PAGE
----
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What I Learned on My Summer Vacation

Art Parkerson
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“This will not be a vacation,” I said and then paused, taking time to look each of my six children in the eye. “This is an adventure. You won’t always be comfortable. Not every moment will be fun, but it will be a journey we will never forget.”

The eight of us left our home where the Chesapeake meets the Atlantic and set out to see America in our motorhome. We made it to California. We visited many spectacular National Parks. We saw cities. We climbed mountains. We toured a few nurseries, too. Five weeks later, we returned home.

The mark of a “good” trip is that you come back a different person with a new perspective. There are things in this world that must be seen in person—experienced first hand—in order to truly learn their lessons. There is wisdom that only comes from doing. Some knowledge is only absorbed through sweat.

Here are a few business lessons I learned on the road this summer:

1. The joy is NOT in the journey. Oh, there is joy, to be sure, in the journey, but it’s not “the” joy. Everyone needs a destination. I was blessed: my kids didn’t complain about driving through the desert for hours on end, but it sure helped that they knew there was something cool like the Grand Canyon to see when we finally stopped for the night. Likewise, my employees might enjoy their jobs, but it’s a lot easier to feel that joy when they know where we’re headed. Yes, there is joy in the journey, but only if you’ve picked a good destination.

2. You can’t do it all. Five weeks might sound like a long time, but America is unbelievably huge. You probably think you knew that already: “I’ve seen a map, Art.” Maybe you’ve driven from sea to shining sea before, but I guarantee you that the memory fades. Man, this is one vast nation we have! It would take years of constant travel to see everything worth seeing. On your journey, you’ll drive past more than you’ll stop and see. Forget FOMO (the fear of missing out); that’s a mental disorder. Pick your destinations, but not too many. You have to decide. If you try to do everything, you won’t get very far.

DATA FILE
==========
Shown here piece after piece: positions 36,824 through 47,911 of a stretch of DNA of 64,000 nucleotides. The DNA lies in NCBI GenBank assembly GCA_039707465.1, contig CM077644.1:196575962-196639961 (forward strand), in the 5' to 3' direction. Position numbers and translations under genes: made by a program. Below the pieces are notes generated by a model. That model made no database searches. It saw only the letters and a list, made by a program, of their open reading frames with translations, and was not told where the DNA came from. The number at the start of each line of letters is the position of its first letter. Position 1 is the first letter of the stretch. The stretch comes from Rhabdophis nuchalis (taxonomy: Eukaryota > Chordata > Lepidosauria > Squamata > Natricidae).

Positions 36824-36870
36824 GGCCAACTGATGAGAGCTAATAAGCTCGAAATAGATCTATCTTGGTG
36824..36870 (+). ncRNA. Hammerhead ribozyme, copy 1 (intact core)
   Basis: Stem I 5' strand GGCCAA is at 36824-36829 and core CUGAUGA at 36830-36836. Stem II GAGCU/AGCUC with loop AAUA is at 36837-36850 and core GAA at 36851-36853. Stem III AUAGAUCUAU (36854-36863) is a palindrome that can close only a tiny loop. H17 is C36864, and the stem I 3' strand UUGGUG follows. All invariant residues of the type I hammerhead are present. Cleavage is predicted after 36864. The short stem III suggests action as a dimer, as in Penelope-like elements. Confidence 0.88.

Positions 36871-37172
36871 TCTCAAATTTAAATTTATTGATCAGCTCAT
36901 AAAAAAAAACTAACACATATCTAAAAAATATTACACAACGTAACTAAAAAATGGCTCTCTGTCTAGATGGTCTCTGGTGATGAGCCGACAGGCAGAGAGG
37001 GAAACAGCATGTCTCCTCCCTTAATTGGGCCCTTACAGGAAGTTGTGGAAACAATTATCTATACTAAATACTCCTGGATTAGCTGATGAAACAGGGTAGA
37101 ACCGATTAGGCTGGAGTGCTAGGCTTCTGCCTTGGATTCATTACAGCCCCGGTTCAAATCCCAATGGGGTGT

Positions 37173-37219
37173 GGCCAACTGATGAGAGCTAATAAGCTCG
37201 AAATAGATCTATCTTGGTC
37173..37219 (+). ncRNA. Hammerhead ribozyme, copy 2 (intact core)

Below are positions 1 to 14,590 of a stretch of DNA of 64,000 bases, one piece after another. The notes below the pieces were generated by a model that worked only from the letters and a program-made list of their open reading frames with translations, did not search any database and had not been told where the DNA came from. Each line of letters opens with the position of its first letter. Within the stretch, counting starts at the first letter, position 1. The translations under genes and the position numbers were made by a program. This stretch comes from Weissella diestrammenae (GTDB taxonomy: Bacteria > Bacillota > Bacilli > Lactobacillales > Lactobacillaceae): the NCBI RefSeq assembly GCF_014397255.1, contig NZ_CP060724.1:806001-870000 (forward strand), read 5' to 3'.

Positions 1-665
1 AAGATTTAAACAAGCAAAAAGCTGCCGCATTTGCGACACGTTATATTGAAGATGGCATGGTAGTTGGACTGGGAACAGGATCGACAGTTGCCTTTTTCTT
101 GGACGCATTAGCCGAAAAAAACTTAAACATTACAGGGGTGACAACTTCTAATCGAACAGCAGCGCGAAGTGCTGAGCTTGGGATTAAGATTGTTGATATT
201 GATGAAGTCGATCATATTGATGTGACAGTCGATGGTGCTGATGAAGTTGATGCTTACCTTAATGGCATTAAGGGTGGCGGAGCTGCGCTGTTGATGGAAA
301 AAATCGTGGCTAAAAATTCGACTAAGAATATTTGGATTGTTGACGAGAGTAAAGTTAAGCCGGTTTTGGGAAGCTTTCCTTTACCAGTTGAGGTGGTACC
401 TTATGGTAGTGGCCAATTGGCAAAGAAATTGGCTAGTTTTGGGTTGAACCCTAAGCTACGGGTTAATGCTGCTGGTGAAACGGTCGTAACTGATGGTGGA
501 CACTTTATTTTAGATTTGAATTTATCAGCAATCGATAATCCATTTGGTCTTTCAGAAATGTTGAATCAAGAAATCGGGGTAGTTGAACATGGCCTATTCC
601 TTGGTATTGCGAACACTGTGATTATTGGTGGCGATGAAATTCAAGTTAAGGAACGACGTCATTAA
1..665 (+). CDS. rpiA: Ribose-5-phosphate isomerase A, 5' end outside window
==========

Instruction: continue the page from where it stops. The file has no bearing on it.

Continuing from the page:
3. The things you don’t plan for are the best things of all. We broke down (multiple times) and the things we did after those difficult setbacks were the times I enjoyed most. When my plans were ruined, things weren’t falling apart; they were falling into place. My employees—like my family—look to me to see how I’ll react when things don’t turn out how I intended. Don’t be discouraged! You’ll find that when the worst things—the ones you spent so much time worrying about—actually happen, it’s not so bad as you’d imagined. So why worry? Stay positive. Make the best of it. It will be great. You’ll see.

4. Have plenty of money. That last bit of advice? Well, it really only works if you’ve got sufficient cash to deal with the curve balls of life’s journey. The RV breaks down? Put her in the shop, rent a big ol’ SUV and stay in comfortable hotels for a few nights. You gotta have reserves. Maybe the destination will have to change. Maybe the way you get there will be different. But the team you’re leading needs to be fed and housed and carried safely to the destination. You know your next breakdown is coming … you just don’t know when. Don’t let it lead to an even worse financial devastation. In the end, we’re all self-insured.

5. Make home the final tourist trap. The best souvenir you can pick up is a fresh perspective. We all spend most of our lives in our greenhouses and nurseries. We must—there’s no other way to succeed in this business. But there’s a costly disease we all develop: we grow blind to what’s right in front of us. We don’t notice the chipping paint, the faded sign, the creeping mess in the file room. Maybe you do notice those things. Good for you. But there’s something—I swear it’s true—that you don’t see with an outsider’s eye because it’s so familiar.

The only cure I know is to get away for more than a few days. The key is to come back home without anything specific to do right away. Sure, you might have a lot of catching up to do, but if you’ve been gone for several weeks, what’s one more day? Take the time to see your operation as if you were a tourist. Where do I park? Which door do I go in? Where’s the bathroom? Why are they doing that job and why are they doing it that way? You’ll be surprised at what you discover and it will make the trip worth every penny you spent. GT

Art Parkerson lives and works at Lancaster Farms, a wholesale nursery in Suffolk, Virginia. To say hello, write to

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